Every day Drayton Hall offers “Connections,” a 45-minute program that traces the story of Africans from Africa to the new world and into the 20th century.
If you’ve been involved with the planning, development, presentation, or evaluation of an outstanding exhibit, program, or project interpretation of African American history and culture at a museum or historic site in the last five years, consider sharing it as a case study for a book I’m editing for Rowman and Littlefield Publishers. This book will be part of a series on the interpretation of various topics published by the American Association for State and Local History that are slated for release later this year. The first part of the book will be a wide-ranging anthology of articles written by experts and scholars from a variety of perspectives, including Bernard Powers, Matthew Pinsker, Kristin Gallas, James DeWolf Perry, George McDaniel, Amanda Seymour, Donna Graves, Julia Rose, and Lila Teresa Church with a foreword written by Lonnie Bunch. If you know any of these people, you know it’ll be an interesting and thought-provoking book.
I need help with the second half of the book: a set of 12-16 case studies of exemplary programs that can be adapted by others. Are you aware of any Continue reading →
Visiting Annapolis a few weeks ago, I had a chance to see the nearly completed installation ofFreedom Bound: Runaways of the Chesapeake, a year-long exhibit about the resistance to servitude and slavery in the Chesapeake Bay region from the colonial period to the Civil War. Heather Ersts and Ariane Hofstedt of the Historic Annapolis Foundation graciously provided a personal tour of the exhibit, which is installed in several museums and historic sites around the city. It’s an exhibit worth seeing not only for the content, but also the design, and several items jumped out at me:
1. The exhibit looks at the varied experiences of people through nine persons. Seven of these persons were enslaved Africans, but two are white–a convict servant and an indentured servant–which will surprise most visitors. It complicates the usual narrative that only Africans were held in bondage (of course, being owned as a slave is very different from being incarcerated as a convict) and it’s by encountering the unexpected that people are more likely to learn. The typical exhibit about slavery trots out the same 1850 drawing of the slave ship Brooks, a pair of iron shackles, and perhaps a tag from Charleston. Yes, those are all authentic and true, but the constant repeat of these items renders them Continue reading →
Footsteps of the Enslaved, a new program at Hampton
Hampton, a National Historic Site operated by the National Park Service, recently announced a “Slave for a Day” program which will allow visitors, to, “Experience agricultural labor that enslaved people may have performed at Hampton. Work in the fields with actual hoes and scythes. Carry buckets of water with a yoke on your shoulders.” After a chorus of howls went up on the Internet, the title was changed to the much more tame, “Walk a Mile, a Minute in the Footsteps of the Enslaved on the Hampton Plantation” but the program content remained the same. I certainly want to encourage the ranger who developed the program to continue to pursue her passion for African American history, but I’m not sure these activities, as described, get visitors to fully understand what life was like for enslaved people. Antebellum farming is about hard work; Continue reading →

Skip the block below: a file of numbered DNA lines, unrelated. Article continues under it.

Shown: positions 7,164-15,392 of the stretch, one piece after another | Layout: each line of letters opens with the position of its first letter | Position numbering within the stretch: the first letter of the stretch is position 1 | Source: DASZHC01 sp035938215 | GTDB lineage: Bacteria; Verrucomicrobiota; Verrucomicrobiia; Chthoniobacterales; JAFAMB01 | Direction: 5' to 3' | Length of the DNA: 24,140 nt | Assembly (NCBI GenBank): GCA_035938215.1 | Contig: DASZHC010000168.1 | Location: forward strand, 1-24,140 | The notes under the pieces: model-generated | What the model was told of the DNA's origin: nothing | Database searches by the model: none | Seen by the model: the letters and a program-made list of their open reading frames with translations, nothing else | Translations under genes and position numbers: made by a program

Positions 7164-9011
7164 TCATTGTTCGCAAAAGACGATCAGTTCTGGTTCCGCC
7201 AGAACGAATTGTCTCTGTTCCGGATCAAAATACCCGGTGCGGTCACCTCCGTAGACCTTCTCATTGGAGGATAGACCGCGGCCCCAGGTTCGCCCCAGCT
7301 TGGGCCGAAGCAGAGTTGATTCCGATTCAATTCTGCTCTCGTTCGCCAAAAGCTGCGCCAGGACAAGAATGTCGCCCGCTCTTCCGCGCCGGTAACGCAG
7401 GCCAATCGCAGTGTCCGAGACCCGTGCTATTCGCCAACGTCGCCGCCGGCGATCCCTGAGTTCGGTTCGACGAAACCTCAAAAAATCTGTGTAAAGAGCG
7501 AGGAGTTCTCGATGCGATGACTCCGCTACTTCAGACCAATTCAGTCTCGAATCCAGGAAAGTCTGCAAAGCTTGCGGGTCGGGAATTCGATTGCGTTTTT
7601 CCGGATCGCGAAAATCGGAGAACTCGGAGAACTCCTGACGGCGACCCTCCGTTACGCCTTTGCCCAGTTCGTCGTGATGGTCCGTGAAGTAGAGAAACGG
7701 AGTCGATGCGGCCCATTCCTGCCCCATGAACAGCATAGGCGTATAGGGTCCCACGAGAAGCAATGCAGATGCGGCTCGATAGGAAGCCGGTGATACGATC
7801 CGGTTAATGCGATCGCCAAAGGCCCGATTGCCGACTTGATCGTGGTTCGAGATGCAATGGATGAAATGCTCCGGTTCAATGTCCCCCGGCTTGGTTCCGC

Session on Interpreting African American history and culture, AASLH annual meeting, 2012
Last September, I had the privilege of moderating a session on interpreting African American history at historic sites in a room filled with some of the smartest people in the field during the annual meeting of the American Association for State and Local History. The panelists–George McDaniel, Pam Green, David Young, and Tanya Bowers–gave outstanding opening remarks but even more engaging was the discussion that followed with the audience. Because African American history can be a sensitive topic and to demonstrate a way to confront these issues among a group of strangers, I used a technique drawn from Great Tours (page 117). Each person in the audience was given a 3×5 card and was asked to anonymously complete the sentence, “I would feel more comfortable talking about African American culture and history if…” Among the responses I received were: Continue reading →
The Masonic Lodge in Hobson, recently destroyed by the City of Suffolk, Virginia. In this 2002 photo, then-Suffolk Councilman E. Dana Dickens III is seen with Hobson resident Mary Ellen Hill, who was one of the two women arrested Monday on misdemeanor charges during an unsuccessful attempt to save the former Masonic Lodge building, seen behind them. Virginian-Pilot file photo.
A Masonic Lodge that was the centerpiece of Hobson, an early 20th century African American waterman’s community in Virginia, was recently demolished by the City of Suffolk, despite protests from the local community and standing in front of the bulldozers. The 1950 Masonic Lodge served as a community meeting place, general store, school, philanthropic organization, and rallying point for political activism in the village of Hobson, which was recently placed on the Virginia Landmarks Register. Only portions of downtown Suffolk are locally protected as historic districts.
In a last-ditch effort to save a historic building from the bulldozer Monday morning, two community activists placed themselves inside a circa-1912 former Masonic Lodge in the rural village of Hobson and pleaded with police to send a city wrecking crew away. Instead, police arrested Continue reading →